Standing Citizens' Assembly established in Newham

Newham Council have established a standing citizens' assembly to discuss issues important to the people of Newham and to allow for participatory democracy to be built in to council processes. So far they have run two events, the first in July 2021 and the second in January and February 2022. They are currently gearing up for the third event which will be happening in September 2022.

This report is for the first of these events which was held in July 2021. The assembly's first subject was "Greening the Borough" and asked the question: "How can we make Newham a place where people lead healthier and happier lives?"

Sortition Foundation was tasked with recruiting 50 assembly members. Below we briefly describe the details of this recruitment process; the process followed our standard two-stage sortition template in conformity with the OECD's good practice principles for deliberative processes for public decision making.

Stage 1

We randomly selected 10,000 addresses from across Newham (200 addresses for every one of the needed 50 panel members). Each of these addresses received a letter in the post inviting residents to sign up as potential members of the citizens' assembly. We have noticed in past jobs that people who live in more deprived areas tend to be less likely to respond to invitations of this kind, hence the random selection was weighted as follows: 80% of the addresses were chosen from the whole area; 20% of the addresses were chosen specifically from more deprived areas. We use the governments indices of multiple deprivation data to work out which addresses fall into more deprived areas.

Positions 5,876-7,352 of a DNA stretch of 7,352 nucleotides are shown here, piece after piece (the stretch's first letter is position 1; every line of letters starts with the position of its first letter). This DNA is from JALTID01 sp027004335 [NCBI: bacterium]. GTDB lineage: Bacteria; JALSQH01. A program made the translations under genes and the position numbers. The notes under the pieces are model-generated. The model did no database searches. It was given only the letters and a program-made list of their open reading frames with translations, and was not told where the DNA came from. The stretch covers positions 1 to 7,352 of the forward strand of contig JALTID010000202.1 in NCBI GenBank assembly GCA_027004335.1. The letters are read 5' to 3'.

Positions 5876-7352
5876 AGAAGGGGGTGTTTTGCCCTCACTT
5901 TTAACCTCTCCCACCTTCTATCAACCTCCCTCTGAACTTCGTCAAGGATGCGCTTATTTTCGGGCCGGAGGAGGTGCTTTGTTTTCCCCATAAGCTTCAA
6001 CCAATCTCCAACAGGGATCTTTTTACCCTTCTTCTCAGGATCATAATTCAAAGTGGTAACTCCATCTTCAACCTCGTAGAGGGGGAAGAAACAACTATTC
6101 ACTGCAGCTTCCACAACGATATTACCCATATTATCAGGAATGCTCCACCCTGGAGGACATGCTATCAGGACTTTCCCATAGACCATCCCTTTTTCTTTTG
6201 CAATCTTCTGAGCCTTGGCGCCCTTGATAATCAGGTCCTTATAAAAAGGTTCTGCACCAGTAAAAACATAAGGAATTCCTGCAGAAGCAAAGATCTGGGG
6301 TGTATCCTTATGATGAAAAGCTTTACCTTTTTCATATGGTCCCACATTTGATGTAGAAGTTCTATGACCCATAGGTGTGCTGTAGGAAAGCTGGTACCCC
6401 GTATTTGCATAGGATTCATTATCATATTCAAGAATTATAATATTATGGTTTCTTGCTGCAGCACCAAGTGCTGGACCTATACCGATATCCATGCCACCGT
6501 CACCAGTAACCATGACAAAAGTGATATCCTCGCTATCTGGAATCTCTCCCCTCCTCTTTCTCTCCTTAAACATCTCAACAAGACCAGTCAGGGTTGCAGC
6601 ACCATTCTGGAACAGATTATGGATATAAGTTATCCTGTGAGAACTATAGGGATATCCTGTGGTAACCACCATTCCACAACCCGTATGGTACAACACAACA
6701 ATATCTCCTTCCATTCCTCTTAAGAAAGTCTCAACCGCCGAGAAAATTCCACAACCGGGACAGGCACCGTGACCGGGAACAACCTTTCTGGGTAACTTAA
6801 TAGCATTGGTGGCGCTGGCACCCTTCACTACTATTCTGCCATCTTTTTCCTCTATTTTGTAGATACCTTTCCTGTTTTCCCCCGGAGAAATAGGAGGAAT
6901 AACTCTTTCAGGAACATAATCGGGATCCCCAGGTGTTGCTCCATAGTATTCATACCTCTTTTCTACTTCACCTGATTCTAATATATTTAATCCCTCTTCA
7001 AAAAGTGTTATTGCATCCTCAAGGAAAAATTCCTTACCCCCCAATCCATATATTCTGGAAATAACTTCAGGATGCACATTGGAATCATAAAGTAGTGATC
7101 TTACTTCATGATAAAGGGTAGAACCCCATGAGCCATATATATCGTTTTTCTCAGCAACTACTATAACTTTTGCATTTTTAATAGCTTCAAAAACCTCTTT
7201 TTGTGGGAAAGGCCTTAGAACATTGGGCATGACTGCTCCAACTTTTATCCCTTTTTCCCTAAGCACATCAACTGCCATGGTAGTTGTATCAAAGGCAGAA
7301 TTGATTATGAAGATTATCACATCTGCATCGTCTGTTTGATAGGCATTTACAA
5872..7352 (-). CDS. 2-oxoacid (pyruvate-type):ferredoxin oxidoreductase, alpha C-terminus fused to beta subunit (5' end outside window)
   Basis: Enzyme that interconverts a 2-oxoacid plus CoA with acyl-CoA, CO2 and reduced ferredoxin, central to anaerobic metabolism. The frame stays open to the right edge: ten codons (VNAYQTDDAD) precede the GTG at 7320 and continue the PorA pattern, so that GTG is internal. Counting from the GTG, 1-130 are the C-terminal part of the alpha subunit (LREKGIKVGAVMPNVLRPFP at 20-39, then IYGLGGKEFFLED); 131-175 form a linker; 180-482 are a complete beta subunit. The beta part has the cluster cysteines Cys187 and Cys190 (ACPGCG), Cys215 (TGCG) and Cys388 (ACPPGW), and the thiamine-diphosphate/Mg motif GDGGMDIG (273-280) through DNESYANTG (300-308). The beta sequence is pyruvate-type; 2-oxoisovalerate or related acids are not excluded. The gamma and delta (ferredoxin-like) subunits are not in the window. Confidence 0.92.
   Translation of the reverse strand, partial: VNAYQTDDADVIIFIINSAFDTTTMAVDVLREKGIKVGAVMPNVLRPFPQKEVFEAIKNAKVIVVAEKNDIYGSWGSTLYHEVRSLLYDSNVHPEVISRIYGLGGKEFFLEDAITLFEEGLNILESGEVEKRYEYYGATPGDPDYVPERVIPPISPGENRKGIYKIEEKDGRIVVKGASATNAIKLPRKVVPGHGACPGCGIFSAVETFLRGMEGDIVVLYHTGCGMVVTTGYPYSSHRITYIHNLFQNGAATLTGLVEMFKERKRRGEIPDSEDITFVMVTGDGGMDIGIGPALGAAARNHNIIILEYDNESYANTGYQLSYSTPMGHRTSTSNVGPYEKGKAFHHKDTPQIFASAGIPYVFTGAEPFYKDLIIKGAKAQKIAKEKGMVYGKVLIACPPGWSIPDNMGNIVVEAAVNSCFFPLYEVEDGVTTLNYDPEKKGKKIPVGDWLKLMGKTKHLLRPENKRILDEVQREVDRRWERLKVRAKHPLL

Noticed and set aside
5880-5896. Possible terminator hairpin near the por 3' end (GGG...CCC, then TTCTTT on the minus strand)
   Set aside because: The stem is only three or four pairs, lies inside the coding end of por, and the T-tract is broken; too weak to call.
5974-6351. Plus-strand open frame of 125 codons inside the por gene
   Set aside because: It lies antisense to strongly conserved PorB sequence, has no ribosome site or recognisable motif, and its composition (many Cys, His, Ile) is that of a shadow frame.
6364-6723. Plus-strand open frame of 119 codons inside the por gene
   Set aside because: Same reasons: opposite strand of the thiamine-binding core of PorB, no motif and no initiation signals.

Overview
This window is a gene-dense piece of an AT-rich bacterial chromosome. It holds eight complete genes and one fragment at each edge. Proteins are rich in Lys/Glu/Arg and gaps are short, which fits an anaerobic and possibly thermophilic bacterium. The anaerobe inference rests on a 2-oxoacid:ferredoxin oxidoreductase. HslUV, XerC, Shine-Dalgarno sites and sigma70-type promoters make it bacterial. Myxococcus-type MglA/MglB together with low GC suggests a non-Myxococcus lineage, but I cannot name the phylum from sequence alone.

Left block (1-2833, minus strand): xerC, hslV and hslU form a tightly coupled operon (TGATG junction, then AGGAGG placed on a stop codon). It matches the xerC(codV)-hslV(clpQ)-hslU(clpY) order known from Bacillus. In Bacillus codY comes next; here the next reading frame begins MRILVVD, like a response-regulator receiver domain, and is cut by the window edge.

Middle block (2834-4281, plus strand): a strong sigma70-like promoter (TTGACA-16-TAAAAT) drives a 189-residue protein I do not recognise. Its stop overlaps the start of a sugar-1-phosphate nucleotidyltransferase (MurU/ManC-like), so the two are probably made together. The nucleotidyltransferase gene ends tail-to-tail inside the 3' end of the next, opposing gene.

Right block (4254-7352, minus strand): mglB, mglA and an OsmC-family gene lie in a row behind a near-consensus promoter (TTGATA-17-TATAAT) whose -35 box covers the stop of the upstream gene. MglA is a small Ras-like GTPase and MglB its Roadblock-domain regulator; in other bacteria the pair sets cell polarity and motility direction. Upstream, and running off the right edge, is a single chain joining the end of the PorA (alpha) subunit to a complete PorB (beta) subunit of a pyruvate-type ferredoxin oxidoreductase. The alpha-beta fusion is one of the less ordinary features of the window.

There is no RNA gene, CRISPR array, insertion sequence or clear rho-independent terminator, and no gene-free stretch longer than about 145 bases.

Residents received this letter:

As you can see, all participants received £330 as a way of acknowledging the considerable time and energy they are giving to the event. Paying people to take part in these events is really important as it opens up the event to people who may otherwise not be able to to afford to give up their time. Childcare, tech support and other accessibility support is also offered so that there are no barriers to taking part. 

Registrations remained open for 6 weeks and we had 461 people sign up to participate in the assembly. 

Stage 2

As part of the sign-up procedure, all potential participants were required to share some basic information about themselves. We asked them to share their address, their date of birth, their gender, their ethnicity, whether or not they saw themselves as having a disability and their occupation. 

We also used the addresses that people gave us to create geographical categories which represented the different neighbourhoods within Newham so that the group would be representative across the borough.

We then used this information as input into a "sortition algorithm"; this is a process of randomly selecting our 50 participants from the pool of 461 people who registered an interest in such a way that we have a representative sample (so, for instance, the age profile of participants is broadly similar to the age profile of the population as a whole). The algorithm that we use is the fairest possible.